Millions of Muslims meet in Mecca for hajj pilgrimage

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Muslim pilgrims gather on Mount Arafat during the annual hajj pilgrimage, outside the holy city of Mecca, Saudi Arabia September 11, 2016. Photos By Ahmed Jadallah/Reuters

Muslim pilgrims gather on Mount Arafat during the annual hajj pilgrimage, outside the holy city of Mecca, Saudi Arabia September 11, 2016. Photos By Ahmed Jadallah/Reuters

More than a million Muslims on Sunday ascended the craggy hills of Mount Arafat outside the Saudi Arabian city of Mecca during the peak of the annual hajj pilgrimage.

The climb, conducted by many of the estimated 2 million people now reported to be in Mecca, is among several religious rituals Muslims follow each year as they retrace the steps of their prophets through Islam’s holiest sites.

It is believed that the prophet Muhammad gave his final sermon atop Mount Arafat, 12 miles outside of Mecca, about 1,400 years ago. All Muslims are required to make the religious pilgrimage at least once during the course of their lives if they are able.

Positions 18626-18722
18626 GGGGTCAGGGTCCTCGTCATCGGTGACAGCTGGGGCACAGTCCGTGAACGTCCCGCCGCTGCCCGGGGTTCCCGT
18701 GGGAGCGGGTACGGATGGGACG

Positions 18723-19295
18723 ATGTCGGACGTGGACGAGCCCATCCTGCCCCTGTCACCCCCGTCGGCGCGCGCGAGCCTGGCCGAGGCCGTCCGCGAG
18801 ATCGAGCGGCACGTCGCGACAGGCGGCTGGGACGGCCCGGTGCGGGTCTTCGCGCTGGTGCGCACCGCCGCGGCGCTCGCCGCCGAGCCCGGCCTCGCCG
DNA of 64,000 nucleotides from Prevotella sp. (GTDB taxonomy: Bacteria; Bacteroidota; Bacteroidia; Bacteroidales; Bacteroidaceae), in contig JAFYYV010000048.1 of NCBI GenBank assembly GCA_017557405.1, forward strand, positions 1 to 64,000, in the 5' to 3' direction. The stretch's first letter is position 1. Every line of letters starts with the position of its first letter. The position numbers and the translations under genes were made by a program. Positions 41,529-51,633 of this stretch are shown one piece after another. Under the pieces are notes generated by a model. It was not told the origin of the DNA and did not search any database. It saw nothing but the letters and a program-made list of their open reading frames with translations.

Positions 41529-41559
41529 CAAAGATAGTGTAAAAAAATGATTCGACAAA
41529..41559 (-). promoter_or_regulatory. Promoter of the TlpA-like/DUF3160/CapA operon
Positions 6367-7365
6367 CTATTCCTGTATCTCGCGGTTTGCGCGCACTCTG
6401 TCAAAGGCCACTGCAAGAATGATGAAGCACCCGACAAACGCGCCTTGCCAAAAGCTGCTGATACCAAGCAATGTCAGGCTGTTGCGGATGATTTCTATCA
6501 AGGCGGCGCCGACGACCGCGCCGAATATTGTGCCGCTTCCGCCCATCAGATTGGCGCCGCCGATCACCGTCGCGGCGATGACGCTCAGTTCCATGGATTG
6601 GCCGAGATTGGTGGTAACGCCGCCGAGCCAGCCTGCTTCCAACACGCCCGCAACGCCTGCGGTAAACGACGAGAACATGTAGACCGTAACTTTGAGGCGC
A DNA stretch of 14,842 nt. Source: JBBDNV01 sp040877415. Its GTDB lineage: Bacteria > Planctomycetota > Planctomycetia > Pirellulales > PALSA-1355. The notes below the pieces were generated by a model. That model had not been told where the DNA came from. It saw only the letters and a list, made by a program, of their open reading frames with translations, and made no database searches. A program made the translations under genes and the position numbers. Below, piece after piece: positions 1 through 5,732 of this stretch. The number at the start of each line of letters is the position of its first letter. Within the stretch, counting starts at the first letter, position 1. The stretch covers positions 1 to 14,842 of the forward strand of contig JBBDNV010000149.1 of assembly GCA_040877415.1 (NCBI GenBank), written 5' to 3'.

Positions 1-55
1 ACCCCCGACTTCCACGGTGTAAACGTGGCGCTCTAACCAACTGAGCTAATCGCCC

Muslim pilgrims gather on the plains of Arafat during the annual haj pilgrimage. September 11, 2016. Photo By Ahmed Jadallah/Reuters

Muslim pilgrims gather on the plains of Arafat during the annual haj pilgrimage. September 11, 2016. Photo By Ahmed Jadallah/Reuters

Saudi Arabia increased security this year after a 2015 stampede during the hajj killed hundreds of devotees, with as many as 400 from from Iran. The Saudi government said nearly 800 people died, though some countries whose citizens attended have pinned the death toll at more than 2,000. Hundreds of religious pilgrims also were killed by stampedes in 2004 and 2006.

Following the stampede and the execution of a Shiite cleric by Saudi Arabia, which renewed diplomatic tensions between the two countries, the Iranian government blocked its citizens from attending this year.

On Sunday, police were seen directing foot traffic and using drones to monitor crowd movement.

The Associated Press reported health checkpoints were established along the route, with water-spraying stations used to cool the masses, as temperatures rose above 100 degrees Fahrenheit.

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